It is this time of the year when Twitter is the most useful and the most dangerous tool we have as sportswriters. The layoff between the regular season and bowl games is when coaches are hired and fired, transfers are decided upon and the rumor mill kicks into full swing.

It is through social media that much of the speculation and reaction is made upon such news, with nearly every move throwing a portion of the Twittersphere up in arms.

That is, of course, unless you are Dayne Crist and you just decided where you will play your final year of college ball.

"After a long & difficult decision making process, I'm incredibly excited to join the Kansas football team. Rock Chalk Jayhawk!" Crist posted at 11:59 a.m. ET.

That was the news. Within minutes, the reaction would have made you think Crist was taking all of Notre Dame with him:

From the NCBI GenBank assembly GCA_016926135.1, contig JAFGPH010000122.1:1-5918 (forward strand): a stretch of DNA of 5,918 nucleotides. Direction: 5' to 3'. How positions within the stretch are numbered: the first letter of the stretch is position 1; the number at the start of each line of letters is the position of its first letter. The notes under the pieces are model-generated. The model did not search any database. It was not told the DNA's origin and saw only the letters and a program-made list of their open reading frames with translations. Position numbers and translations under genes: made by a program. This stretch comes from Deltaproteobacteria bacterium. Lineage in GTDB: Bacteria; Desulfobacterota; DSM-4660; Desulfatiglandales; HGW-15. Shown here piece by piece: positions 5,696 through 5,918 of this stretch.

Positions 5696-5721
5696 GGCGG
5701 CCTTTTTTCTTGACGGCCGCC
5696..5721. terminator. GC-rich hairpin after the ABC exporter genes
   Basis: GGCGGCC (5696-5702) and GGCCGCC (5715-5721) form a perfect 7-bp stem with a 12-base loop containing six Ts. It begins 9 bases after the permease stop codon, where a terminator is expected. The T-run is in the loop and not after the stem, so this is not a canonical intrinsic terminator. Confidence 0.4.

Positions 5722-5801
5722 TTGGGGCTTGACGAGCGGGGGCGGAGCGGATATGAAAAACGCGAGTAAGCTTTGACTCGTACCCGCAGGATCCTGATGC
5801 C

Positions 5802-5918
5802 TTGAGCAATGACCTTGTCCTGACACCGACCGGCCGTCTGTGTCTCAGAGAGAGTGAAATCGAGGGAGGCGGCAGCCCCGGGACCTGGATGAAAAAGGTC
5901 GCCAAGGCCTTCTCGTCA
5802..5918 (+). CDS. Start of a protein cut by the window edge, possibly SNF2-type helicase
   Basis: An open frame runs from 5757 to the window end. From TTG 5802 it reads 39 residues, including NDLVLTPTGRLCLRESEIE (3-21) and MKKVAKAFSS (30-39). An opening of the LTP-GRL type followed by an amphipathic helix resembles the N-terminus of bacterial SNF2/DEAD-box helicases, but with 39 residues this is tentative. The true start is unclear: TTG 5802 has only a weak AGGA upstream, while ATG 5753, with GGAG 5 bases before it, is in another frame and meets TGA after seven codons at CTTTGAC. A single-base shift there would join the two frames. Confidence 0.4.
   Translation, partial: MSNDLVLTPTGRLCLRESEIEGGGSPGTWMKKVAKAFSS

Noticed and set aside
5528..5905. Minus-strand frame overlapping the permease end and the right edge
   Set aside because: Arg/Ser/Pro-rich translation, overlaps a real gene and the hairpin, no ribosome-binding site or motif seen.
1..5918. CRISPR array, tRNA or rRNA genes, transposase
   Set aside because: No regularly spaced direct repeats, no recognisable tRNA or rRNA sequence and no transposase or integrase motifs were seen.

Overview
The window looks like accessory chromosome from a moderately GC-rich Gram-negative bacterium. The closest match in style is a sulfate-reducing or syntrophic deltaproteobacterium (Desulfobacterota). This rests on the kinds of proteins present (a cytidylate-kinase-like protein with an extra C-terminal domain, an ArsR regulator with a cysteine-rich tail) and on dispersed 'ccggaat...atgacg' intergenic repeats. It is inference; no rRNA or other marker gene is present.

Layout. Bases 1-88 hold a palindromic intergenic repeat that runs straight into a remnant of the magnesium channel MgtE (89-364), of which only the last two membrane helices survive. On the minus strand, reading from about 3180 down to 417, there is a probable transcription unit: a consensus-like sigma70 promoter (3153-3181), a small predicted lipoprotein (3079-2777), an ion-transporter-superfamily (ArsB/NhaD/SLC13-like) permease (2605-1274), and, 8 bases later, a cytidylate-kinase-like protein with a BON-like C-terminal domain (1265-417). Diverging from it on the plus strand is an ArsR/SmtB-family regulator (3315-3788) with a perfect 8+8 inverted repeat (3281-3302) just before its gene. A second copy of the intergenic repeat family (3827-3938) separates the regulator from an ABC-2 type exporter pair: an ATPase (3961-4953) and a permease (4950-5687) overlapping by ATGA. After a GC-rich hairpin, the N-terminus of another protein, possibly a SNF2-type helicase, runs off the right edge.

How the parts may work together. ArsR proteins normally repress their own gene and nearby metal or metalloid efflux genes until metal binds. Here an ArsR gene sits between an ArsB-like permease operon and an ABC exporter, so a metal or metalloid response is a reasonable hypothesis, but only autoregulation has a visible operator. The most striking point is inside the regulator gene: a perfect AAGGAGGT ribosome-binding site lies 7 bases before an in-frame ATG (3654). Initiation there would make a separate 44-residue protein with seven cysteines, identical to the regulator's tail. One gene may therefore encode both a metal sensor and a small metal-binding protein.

• Tight end Jake Golic: "Congrats to my long lost brother @dcrist10 for committing to Kansas!"
  • Nose guard Brandon Newman: "My man @dcrist10 made the best decision for himself & thats why I am super proud of him! Go win some football games buddy! #RockChalkJayHawk"
  • Defensive end Kapron Lewis-Moore: "Happy for my guy @dcrist10 and his decision. High character guy that will fit in perfectly. Great leader on and off the field. #rockchalk"
  • Center and Braxston Cave: "Just became a huge Kansas football fan for a year! Nothing but love for my bro @dcrist10"
  • Nose guard Louis Nix: "@dcrist10 Hell Yea…im going to miss u alot bro. Congrats!"
  • Center Mike Golic Jr.: "But I do love @dcrist10 and am very happy he's made the best decision for himself. Know he's gonna kill it next year."

Reading what Crist had to say to Douglas Farmer of the student paper Wednesday, it's easy to see why his former teammates felt this way.

The hiring of former Irish coach Charlie Weis no doubt helped with the decision immensely, as Crist will get one final shot with the coach who recruited him and in a system he is familiar with. Kansas was a two-win team last year and is a basketball school, so expectations will be tamed.